Anna Castañeda was good at her job. As a cocaine and heroin dealer on the San Antonio’s Westside, she was a 23-year-old girl doing the job of a drug industry veteran, and commanding plenty of respect.
“You come to buy two dimes of heroin, and you leave with ten dimes and a bag of coke,” Castañeda said, reflecting on her business skills.
The problem was that, by 26, Castañeda had four kids and a felony conviction, possession with intent to distribute cocaine. She was living on a precarious edge that couldn’t last forever. Over the next year she would find herself on a perilous journey in and out of homelessness, in which her remarkable grit and determination would be matched only by the generosity she encountered along the way, finally bringing her to a place of hope.
That place is the Alamo Colleges Westside Training and Education Center (WETC) where Castañeda works as a Public Ally. To talk to her now at 28, bright, hopeful, and stunningly articulate, you would never guess how close she had come to becoming a statistic of poverty.
The daughter of a single mother who worked farms in Texas and Michigan, Castañeda knew what it felt like to be alone. From the age of 10 she assumed responsibility for her younger siblings. Her mom would leave basic ingredients in the house, so Castañeda learned how to cook. She asked her mother for the money she needed to enroll herself and her siblings in Boys and Girls Clubs to that they wouldn’t be sitting around getting into trouble on evenings and weekends.
Eventually, however, trouble would find her, and Castañeda carried her childhood loneliness with her into adulthood surrounded by drugs.
Ironically, it was her love of her children that kept her in the drug trade as long as she stayed. When she was convicted of her felony drug charge and sentenced to eight months probation, Castañeda was 23 with three children. Getting a clean job with her limited education would mean working grueling shifts with no flexibility. Her mother was now in a position help her a bit with childcare, but she remembered what it was like to grow up with that same mother struggling to make ends meet.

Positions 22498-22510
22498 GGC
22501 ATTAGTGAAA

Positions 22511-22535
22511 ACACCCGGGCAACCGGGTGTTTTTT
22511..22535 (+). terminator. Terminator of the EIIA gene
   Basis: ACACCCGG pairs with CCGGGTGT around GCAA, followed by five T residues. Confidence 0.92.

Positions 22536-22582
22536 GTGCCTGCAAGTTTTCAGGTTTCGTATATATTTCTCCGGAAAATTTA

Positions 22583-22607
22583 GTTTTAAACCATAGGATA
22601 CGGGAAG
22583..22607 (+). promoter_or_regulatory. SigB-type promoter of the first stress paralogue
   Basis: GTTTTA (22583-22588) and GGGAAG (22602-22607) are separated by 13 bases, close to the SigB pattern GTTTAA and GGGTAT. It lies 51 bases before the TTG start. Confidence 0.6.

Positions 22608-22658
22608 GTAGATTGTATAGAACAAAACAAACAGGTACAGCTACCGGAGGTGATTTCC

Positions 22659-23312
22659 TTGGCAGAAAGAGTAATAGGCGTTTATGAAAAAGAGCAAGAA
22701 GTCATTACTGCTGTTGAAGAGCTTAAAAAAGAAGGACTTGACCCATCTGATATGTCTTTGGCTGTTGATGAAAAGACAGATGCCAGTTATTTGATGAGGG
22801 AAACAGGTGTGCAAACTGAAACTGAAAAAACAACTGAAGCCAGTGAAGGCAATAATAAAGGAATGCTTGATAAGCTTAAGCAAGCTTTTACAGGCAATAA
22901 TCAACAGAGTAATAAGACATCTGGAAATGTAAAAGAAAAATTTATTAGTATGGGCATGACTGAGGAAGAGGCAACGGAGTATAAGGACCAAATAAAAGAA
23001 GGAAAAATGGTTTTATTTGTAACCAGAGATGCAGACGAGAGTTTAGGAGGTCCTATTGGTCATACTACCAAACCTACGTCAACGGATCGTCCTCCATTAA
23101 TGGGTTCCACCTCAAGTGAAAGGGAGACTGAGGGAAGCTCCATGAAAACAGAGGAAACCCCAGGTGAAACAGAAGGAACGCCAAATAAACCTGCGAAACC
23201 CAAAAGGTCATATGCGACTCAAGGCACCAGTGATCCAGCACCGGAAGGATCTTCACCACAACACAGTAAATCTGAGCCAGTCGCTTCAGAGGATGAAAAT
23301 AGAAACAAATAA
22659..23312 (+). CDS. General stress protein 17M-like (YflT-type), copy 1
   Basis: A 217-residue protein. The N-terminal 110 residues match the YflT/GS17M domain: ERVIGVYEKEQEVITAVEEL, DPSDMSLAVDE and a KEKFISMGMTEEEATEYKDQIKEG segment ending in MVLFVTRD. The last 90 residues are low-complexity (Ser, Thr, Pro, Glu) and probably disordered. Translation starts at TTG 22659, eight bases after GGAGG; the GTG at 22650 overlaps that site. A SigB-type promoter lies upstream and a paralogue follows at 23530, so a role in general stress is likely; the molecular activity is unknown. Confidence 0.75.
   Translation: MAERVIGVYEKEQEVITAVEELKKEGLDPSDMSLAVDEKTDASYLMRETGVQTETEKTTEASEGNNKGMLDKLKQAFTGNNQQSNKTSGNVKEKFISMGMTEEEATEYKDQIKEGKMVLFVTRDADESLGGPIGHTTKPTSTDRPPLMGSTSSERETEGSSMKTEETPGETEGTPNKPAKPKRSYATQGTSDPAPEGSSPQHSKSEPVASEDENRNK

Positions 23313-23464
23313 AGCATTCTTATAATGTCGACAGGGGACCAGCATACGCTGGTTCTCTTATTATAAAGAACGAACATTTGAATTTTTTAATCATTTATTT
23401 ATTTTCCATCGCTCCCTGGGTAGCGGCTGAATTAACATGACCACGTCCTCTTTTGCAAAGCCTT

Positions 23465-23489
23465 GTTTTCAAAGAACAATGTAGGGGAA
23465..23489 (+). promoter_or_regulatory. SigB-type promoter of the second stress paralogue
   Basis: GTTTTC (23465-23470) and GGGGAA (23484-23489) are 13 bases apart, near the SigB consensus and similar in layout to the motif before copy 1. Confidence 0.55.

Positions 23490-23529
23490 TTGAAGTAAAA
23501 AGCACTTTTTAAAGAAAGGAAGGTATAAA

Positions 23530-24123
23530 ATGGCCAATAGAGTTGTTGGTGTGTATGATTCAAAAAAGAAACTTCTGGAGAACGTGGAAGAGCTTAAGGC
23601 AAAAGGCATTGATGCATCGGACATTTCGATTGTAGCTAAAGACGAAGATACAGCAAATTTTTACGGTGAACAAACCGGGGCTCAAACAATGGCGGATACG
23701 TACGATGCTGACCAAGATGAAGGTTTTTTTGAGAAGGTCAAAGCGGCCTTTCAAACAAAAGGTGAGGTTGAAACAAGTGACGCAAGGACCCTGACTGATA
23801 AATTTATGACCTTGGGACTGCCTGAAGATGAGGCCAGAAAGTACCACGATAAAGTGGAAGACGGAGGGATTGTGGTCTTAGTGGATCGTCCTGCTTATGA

“Selling drugs gave me the flexibility to be a stay at home mom,” Castañeda said.
She was making more money than she could elsewhere, with more flexibility, and far more respect. Being around drugs constantly, Castañeda continued her own casual marijuana use as well. At night, she felt tortured, wondering if she even deserved to be a mother if this was how she was going to live.
When she was finally caught in violation of her probation in 2014, it was only a fifth pregnancy that prevented her from being sent to the Bexar County Substance Abuse Treatment Facility or Intermediate Sanctions Facility for six to nine months. She realized then how close she was to losing her children permanently.
“That’s when I was done,” she said.
Castañeda, like many Americans living in poverty, was caught in between two worlds. To qualify for help from nonprofit resources and social services she needed to better herself, she had to be unemployed or homeless. However, she knew that simply getting a minimum wage job with no education and soon-to-be-five children was not going to get her out of poverty without a long-term plan.
She took the long view, asked her mother to take care of her children, and effectively rendered herself homeless. She checked into the Salvation Army where she could stay for three months, and began a difficult weekly routine of traveling between mandatory narcotics anonymous meetings, out-patient counseling, job interviews, and public services where she could use computers and access resources in search of a viable future. There were days she went without food, in order to send what money she did have to her kids.